BOSTON (AP) — A civil rights icon and a Caribbean politician who tangled with President Donald Trump offered Boston University graduates some choice words on America’s cultural rifts.
“We have a right to know what is in the food we eat, what is in the water we drink and what is in the air we breathe,” said U.S. Rep. John Lewis, a Georgia Democrat, who gave the university’s commencement address on Sunday.
Lewis was the leader of the 1965 “Bloody Sunday” march across the Edmund Pettus Bridge in Selma, Alabama, which ended when peaceful protesters were brutally attacked by police officers.
He was arrested 40 times in the 1960s while fighting for civil rights. It was “good trouble,” he said.
“We are one people, we are one family, we are one house and we must never give up on our fellow human beings,” Lewis said. “We are not animals as some people suggest.”
Boston University awarded Lewis with an honorary doctor of laws degree at the ceremony. He also is scheduled to speak at Harvard University on Thursday.
Lewis made headlines on Saturday after he and other black leaders threw their support behind the Massachusetts Democratic incumbent U.S. Rep. Michael Capuano, instead of challenger Boston City Councilor Ayanna Pressley, the first black woman elected to the city council.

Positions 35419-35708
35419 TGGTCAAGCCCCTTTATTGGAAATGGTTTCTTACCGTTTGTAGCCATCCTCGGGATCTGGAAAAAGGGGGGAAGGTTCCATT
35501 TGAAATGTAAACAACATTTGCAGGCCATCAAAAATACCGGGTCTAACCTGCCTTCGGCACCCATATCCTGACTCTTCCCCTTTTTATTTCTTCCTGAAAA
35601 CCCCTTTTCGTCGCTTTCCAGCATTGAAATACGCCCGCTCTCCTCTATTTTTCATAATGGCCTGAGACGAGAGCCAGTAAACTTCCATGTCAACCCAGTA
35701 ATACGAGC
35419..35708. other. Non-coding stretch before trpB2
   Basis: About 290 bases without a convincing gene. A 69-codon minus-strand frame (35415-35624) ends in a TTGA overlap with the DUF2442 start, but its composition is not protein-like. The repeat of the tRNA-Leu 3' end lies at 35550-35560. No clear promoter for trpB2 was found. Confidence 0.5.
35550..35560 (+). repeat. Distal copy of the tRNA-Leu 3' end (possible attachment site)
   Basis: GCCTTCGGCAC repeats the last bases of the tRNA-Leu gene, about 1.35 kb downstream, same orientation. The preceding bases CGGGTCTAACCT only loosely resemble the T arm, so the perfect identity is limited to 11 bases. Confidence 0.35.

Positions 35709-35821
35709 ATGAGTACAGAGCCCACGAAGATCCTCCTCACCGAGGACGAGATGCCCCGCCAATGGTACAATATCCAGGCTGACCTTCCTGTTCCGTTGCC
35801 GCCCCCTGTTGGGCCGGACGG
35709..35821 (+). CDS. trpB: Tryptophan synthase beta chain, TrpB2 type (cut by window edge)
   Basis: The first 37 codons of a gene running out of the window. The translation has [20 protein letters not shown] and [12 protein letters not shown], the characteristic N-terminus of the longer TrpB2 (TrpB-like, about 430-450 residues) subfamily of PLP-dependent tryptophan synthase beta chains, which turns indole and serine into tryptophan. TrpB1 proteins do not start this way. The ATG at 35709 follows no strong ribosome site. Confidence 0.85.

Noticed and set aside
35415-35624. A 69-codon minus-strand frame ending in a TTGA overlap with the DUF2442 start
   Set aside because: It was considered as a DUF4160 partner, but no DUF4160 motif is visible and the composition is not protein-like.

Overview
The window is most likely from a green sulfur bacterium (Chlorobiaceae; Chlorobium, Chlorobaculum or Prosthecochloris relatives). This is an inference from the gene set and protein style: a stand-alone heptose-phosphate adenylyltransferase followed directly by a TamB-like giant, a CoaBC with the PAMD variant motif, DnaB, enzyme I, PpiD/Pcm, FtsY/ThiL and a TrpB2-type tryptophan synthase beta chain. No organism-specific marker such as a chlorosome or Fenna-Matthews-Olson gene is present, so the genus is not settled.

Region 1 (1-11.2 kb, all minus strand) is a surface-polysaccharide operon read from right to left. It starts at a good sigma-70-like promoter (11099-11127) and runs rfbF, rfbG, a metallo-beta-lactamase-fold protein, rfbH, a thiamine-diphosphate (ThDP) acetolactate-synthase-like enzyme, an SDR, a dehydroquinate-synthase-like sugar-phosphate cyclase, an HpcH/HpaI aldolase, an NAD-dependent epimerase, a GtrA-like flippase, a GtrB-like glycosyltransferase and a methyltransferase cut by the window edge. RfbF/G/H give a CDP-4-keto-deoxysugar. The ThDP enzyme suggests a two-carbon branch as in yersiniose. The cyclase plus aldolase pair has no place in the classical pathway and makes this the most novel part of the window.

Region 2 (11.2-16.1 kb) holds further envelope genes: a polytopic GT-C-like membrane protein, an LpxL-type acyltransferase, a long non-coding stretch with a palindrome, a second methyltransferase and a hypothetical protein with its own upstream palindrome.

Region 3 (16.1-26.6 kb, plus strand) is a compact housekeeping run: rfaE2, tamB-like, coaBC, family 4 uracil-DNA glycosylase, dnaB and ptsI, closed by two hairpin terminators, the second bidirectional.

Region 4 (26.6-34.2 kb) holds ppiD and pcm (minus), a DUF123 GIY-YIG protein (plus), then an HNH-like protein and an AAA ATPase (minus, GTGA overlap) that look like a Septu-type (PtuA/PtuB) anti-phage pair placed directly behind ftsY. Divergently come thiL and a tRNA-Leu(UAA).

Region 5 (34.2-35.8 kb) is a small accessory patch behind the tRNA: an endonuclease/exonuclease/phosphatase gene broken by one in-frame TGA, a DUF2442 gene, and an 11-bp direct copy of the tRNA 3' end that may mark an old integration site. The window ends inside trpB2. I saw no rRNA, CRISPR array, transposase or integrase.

Carmen Yulín Cruz, the mayor of San Juan, Puerto Rico, spoke earlier in the day at the university’s baccalaureate ceremony.
She rose to international prominence last year after exchanging some back-and-forth jabs with Trump over the federal government’s relief efforts following Hurricanes Maria and Irma. Cruz went on national television and described the federal government’s aid response as slow and inadequate. Trump then took to Twitter calling her and others “politically motivated ingrates.”
“Those who were charged with coming to our aid, failed us,” she said on Sunday. “We were dying and they were killing us with bureaucracy.”
Cruz was named one of Time magazine’s 100 most influential people of 2018. The university awarded Cruz an honorary doctor of laws degree.
In the speech, she urged graduates to help others and speak up on injustice.
“They may try to shut you down and they may try to shut you up,” she said. “But make no mistake, they will fail.”